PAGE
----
‘Amazing’ football camp draws a crowd

  • Saturday, July 12, 2014

Dan Brown/Gazette Former Clemson standout Deandre Hopkins instructs kids at Friday's camp.

The first annual Ellington Elite Football Camp was part clinic, part football training camp, part motivational group therapy session, part tent revival ...

And part family reunion.

The premier Andre and Bruce Ellington camp at Berkeley High School’s Gerald Moody Field was as much about teaching life lessons as developing football fundamentals.

“I was in this game for fifteen years before I ever earned my first dollar,” said Camp Head Coach Preston Thorne, a former Summerville and USC standout, to the nearly 700 young football players gathered in a group around him on Friday, June 11. “You have to look life right in the eye and never quit. You have to listen. You have to be coachable.

“This isn’t just about football, this is about life and the key to succeeding in life is to never, ever quit.”

With close to 750 young football players between the ages of six and 16 cramming the field where both Ellingtons starred during their prep days, the size of the camp and the sheer volume of players and coaches attending defied description and exceeded all expectations.

“This is what people mean when they say, ‘Berkeley Football,’” said former Stags Coach Jerry Brown. “This is about the community coming together, about the amazing Ellington families, about the character that is Andre and Bruce Ellington.

“At no other school in Berkeley County could anyone have pulled off a camp of this magnitude other than the Ellingtons or Berkeley High School. You won’t see anything like this at other schools. This is what Berkeley Football is all about.”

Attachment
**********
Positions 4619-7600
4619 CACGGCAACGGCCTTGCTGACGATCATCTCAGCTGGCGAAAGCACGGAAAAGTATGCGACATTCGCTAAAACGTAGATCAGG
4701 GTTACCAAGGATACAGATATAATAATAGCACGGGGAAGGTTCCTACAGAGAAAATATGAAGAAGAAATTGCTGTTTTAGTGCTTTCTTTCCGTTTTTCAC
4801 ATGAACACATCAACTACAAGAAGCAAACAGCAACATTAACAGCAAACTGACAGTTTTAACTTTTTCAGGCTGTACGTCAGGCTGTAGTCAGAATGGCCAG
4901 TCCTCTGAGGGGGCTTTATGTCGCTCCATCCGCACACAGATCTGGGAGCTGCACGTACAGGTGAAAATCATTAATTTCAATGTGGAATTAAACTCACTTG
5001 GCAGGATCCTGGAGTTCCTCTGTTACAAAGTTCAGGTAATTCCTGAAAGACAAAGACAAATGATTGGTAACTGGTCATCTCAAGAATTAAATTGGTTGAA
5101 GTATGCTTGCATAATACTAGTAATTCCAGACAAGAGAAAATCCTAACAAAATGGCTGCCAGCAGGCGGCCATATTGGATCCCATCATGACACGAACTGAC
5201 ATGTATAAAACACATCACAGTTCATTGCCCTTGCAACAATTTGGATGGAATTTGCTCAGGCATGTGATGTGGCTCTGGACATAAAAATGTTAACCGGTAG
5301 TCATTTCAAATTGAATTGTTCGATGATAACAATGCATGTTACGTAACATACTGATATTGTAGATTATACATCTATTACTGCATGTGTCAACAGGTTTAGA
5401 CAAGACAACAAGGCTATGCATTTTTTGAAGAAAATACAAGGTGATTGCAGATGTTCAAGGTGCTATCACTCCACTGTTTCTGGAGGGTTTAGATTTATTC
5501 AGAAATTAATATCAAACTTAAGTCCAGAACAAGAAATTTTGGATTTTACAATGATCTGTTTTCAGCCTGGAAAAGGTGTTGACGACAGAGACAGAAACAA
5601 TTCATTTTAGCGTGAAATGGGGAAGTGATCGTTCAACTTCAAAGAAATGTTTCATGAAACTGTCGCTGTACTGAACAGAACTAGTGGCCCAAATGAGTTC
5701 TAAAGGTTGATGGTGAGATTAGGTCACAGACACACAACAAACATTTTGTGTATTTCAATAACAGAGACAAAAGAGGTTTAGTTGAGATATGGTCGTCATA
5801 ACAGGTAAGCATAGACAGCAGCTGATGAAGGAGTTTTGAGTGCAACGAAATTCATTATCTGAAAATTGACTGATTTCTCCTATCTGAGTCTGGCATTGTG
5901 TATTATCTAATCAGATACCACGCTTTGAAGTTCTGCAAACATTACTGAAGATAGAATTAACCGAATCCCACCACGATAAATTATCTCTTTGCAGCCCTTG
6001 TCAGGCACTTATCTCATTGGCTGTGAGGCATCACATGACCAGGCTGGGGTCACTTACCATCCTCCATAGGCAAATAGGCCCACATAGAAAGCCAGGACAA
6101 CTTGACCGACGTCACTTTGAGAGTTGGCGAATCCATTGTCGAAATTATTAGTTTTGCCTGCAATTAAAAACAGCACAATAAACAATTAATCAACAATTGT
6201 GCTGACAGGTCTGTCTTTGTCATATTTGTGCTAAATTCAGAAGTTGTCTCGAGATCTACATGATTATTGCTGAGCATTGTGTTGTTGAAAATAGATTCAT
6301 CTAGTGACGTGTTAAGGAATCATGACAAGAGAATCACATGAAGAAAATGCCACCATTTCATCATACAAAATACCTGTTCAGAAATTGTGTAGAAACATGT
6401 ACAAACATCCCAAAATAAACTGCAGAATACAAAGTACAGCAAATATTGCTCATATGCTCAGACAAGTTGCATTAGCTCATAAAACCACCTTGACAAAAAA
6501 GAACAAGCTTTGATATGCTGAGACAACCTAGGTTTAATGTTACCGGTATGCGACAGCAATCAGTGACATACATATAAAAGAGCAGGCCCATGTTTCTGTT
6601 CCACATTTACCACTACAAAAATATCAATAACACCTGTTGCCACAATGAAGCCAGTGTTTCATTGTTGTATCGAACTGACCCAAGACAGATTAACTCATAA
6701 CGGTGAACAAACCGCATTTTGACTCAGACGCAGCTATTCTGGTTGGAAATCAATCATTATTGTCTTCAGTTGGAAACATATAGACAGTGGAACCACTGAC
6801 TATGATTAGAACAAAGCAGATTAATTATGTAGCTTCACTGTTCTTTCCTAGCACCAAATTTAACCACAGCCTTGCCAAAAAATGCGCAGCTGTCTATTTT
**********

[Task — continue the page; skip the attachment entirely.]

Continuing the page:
Camp coordinator Ashley Ellington merely smiled at the challeneges facing him on the night before the camp, but as the camp ran like clockwork in mild temperatures and a refreshing, sprinkling rain at BHS on Friday morning, even he was amazed.

“We did it,” he said. “I was confident we could, but even this exceeds all our expectations. The turnout was unreal. The community support from former players and coaches is overwhelming.”

A former collegiate player at Middle Tennessee State in his own right, Ashley said, as he ran off to assist at the next workout station, “This is just the first annual Ellington Camp. We will be back next year for sure.”

Five of the camp coaches, three alone from Berkeley, had places on NFL rosters this summer: Andre with Arizona, Bruce with the 49ers, Deandre “Nuk” Hopkins with Houston, Omar Brown, and his Super Bowl ring, with Baltimore, and Tajh Boyd with the Jets.

Bruce worked with the receivers and then roamed from camp station to camp station, beseiged by moms and dads seeking memorabilia autographs for their kids.

“This is just amazing,” Bruce said. “I’m speechless. The support, the turnout, this is a great event for the community and the kids. We wanted to do this for the kids.”

Andre spent most of his time in front of television cameras doing interviews.

“We want to keep football alive here in Moncks Corner and at Berkeley,” he said. “We want to give back to the community.”

When asked if the turnout surprised him, Andre merely chuckled and said, “Amazing.”

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